Jos was beginning to get mild paranoia and his poetry was taking on a sense of funny desperation.
Lost for words, trying to find words for lost
missing someone, bereft of purpose
being nowhere near, brief grief unfounded
misplaced emotions somewhere far off
still implausibly unearthed, yet still unseen
and consequently lost, for words
Please, come and find me
this silence is making me afraid
Jos’s humour was as ambivalent as at any time in his life. During this period he called The Bore War, Jos often said, as a mode of introduction, “Lighten up, you’re so boring. “ and he retorted to himself, “You won’t when you’re older.” His traumatic experience in his native New Zealand had shaken him very much. The next outpouring shows his sadness and amusement at his existential exile.
Watching a sheep counting sleepers, wondering where the track came from
and where it will end for mutton as unstressed as lamb.
A sound somewhere not far off – the crack of leathering cranium on willow
misadventurous child becomes one of the weepers
as he is retired from the gaming kingdom
as the attendants hastily staunch the strawberry jam
and his so-called teammates stand and scoff
while his swollen head is struck by a pillow.
He walks like a train, approaching now
assailed by a truculent truck talking of reversing
what we know when first we fell hungrily from a bough
groggily devouring equations wherein nothing is enough
becoming preoccupied with killing nonsense and economic stuff
then abandoning natural energies in posing,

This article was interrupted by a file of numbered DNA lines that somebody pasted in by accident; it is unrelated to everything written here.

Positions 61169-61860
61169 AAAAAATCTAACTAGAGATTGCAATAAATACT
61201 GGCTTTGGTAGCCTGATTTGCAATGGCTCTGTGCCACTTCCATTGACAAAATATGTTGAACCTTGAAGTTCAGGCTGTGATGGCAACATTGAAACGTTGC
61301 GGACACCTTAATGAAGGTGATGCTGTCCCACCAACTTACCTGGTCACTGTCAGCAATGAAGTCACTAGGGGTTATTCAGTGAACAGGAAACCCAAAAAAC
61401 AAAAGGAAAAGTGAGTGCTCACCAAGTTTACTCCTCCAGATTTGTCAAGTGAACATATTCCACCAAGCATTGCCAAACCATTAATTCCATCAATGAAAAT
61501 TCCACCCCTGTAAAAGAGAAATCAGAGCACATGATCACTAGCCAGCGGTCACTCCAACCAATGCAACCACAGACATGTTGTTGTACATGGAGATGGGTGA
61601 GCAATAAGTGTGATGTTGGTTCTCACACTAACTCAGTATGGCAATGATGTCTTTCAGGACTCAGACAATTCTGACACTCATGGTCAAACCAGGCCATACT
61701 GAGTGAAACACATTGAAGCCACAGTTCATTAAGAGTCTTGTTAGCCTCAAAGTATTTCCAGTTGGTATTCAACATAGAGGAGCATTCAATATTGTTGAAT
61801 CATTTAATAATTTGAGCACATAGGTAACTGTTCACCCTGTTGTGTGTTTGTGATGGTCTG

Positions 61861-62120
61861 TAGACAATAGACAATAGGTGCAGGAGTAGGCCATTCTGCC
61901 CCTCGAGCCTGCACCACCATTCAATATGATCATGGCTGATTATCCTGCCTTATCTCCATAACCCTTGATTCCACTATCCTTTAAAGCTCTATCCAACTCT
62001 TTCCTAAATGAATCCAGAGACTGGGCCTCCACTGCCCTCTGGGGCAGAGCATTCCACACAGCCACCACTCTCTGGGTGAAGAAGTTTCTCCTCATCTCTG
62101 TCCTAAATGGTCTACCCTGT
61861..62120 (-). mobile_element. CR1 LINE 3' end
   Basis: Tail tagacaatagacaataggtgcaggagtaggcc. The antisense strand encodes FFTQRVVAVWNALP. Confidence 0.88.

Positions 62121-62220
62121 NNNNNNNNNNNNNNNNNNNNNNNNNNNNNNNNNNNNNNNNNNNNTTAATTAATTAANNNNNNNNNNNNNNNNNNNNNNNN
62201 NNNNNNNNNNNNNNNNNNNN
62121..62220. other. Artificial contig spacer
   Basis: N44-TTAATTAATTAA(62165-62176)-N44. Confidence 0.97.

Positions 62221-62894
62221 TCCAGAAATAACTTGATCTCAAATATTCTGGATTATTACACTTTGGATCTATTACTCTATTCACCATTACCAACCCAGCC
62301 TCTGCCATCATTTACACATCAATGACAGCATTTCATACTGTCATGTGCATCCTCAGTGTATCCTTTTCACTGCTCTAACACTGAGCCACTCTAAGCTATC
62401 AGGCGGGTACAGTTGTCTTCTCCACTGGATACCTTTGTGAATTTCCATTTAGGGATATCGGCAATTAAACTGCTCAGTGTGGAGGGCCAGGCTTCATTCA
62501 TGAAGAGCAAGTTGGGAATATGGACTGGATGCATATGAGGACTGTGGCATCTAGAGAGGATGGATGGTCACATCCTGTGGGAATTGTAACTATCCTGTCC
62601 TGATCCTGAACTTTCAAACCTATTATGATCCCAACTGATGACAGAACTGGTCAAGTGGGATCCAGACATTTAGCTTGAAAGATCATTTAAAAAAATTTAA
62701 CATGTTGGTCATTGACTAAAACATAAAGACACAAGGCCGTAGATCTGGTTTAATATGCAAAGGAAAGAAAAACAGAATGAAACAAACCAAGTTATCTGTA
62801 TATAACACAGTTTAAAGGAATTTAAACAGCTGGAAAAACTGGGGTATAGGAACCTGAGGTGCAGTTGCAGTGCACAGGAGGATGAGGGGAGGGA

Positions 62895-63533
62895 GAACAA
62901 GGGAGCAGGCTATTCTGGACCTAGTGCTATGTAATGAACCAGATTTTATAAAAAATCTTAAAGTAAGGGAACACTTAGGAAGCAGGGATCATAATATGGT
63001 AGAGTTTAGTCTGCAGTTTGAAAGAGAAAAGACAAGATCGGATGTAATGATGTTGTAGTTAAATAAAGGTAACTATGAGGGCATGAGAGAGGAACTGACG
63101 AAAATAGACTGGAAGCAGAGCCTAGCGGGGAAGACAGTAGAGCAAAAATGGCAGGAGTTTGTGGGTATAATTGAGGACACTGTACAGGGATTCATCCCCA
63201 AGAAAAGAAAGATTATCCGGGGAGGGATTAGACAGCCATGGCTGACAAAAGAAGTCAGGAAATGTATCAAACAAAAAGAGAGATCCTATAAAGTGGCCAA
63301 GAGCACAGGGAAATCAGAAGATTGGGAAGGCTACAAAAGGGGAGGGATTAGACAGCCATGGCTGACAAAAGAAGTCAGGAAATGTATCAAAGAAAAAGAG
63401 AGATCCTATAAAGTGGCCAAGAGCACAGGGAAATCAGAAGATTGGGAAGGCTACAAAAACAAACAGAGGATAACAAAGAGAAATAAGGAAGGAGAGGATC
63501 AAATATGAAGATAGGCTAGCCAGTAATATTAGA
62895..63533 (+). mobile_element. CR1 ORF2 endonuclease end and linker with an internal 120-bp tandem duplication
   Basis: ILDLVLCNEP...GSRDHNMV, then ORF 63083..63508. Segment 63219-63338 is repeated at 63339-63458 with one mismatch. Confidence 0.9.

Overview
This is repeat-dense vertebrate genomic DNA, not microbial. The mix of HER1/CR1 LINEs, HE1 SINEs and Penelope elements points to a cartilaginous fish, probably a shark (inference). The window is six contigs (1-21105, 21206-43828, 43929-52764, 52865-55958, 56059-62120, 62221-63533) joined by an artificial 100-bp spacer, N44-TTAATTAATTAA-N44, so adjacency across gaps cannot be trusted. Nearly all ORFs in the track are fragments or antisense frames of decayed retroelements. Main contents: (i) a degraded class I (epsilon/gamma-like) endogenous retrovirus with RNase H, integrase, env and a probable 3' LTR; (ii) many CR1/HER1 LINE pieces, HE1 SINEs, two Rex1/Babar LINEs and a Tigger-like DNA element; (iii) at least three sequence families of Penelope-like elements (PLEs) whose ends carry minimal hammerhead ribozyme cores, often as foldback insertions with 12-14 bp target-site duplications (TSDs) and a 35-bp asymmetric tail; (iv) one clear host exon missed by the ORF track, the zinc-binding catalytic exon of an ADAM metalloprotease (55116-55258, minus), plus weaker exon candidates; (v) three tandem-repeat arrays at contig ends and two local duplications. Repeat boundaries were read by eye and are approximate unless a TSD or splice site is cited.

Jos played Reginald Maudling in a political play, that ran for twenty minutes, rendered in iambic pentameter, called X Marks The Spot. Jos co-wrote the script and one of his famous monologues was unearthed by a dog, called Piccalilli in a London park.
I cut, to tax the poor and blow on heaths
for false low rates we strive, we shout in house
in bullet blue points they die at church in prayer
a flag does wave at her enthroned on gold
in pomp and circumstance she throws them coins
and crosses noughts, and traps their pens in sheaths
gunshots do ring in flight, result, no grouse,
bald blood-lust shaves the countryside of hare
a hoary winter that they make so bold
satisfying base surges in Sir loins
severing heads but not old school ties
making equations with their endgame pies.
Jos never regretted the social ostracism this class polemic afforded him. In fact, he flourished as a man of lettuce. He once said in perfect facetiousness to a friend, recalling this poem and the adverse reaction he received, “Ah, what crisp salad days. Now you can toss off!”